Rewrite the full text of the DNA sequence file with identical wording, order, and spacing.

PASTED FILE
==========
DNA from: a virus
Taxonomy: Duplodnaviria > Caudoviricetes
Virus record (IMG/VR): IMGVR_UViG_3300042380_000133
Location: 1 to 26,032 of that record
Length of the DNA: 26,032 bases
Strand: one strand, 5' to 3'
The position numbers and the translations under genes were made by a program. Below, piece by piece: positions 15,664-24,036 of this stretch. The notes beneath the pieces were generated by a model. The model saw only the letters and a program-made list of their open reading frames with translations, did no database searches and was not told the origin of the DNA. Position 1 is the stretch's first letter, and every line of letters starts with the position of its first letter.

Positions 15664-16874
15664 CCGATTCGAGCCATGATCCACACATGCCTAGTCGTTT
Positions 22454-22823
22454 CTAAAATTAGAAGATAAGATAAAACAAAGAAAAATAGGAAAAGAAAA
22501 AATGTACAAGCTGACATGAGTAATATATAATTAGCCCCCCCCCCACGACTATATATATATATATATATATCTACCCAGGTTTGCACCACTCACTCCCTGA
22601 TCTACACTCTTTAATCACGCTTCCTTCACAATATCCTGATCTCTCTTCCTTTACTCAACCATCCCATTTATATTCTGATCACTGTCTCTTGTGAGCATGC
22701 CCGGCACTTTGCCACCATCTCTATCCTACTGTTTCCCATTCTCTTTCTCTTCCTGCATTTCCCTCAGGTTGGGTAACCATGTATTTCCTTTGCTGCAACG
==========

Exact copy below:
DNA from: a virus
Taxonomy: Duplodnaviria > Caudoviricetes
Virus record (IMG/VR): IMGVR_UViG_3300042380_000133
Location: 1 to 26,032 of that record
Length of the DNA: 26,032 bases
Strand: one strand, 5' to 3'
The position numbers and the translations under genes were made by a program. Below, piece by piece: positions 15,664-24,036 of this stretch. The notes beneath the pieces were generated by a model. The model saw only the letters and a program-made list of their open reading frames with translations, did no database searches and was not told the origin of the DNA. Position 1 is the stretch's first letter, and every line of letters starts with the position of its first letter.

Positions 15664-16874
15664 CCGATTCGAGCCATGATCCACACATGCCTAGTCGTTT
Positions 22454-22823
22454 CTAAAATTAGAAGATAAGATAAAACAAAGAAAAATAGGAAAAGAAAA
22501 AATGTACAAGCTGACATGAGTAATATATAATTAGCCCCCCCCCCACGACTATATATATATATATATATATCTACCCAGGTTTGCACCACTCACTCCCTGA
22601 TCTACACTCTTTAATCACGCTTCCTTCACAATATCCTGATCTCTCTTCCTTTACTCAACCATCCCATTTATATTCTGATCACTGTCTCTTGTGAGCATGC
22701 CCGGCACTTTGCCACCATCTCTATCCTACTGTTTCCCATTCTCTTTCTCTTCCTGCATTTCCCTCAGGTTGGGTAACCATGTATTTCCTTTGCTGCAACG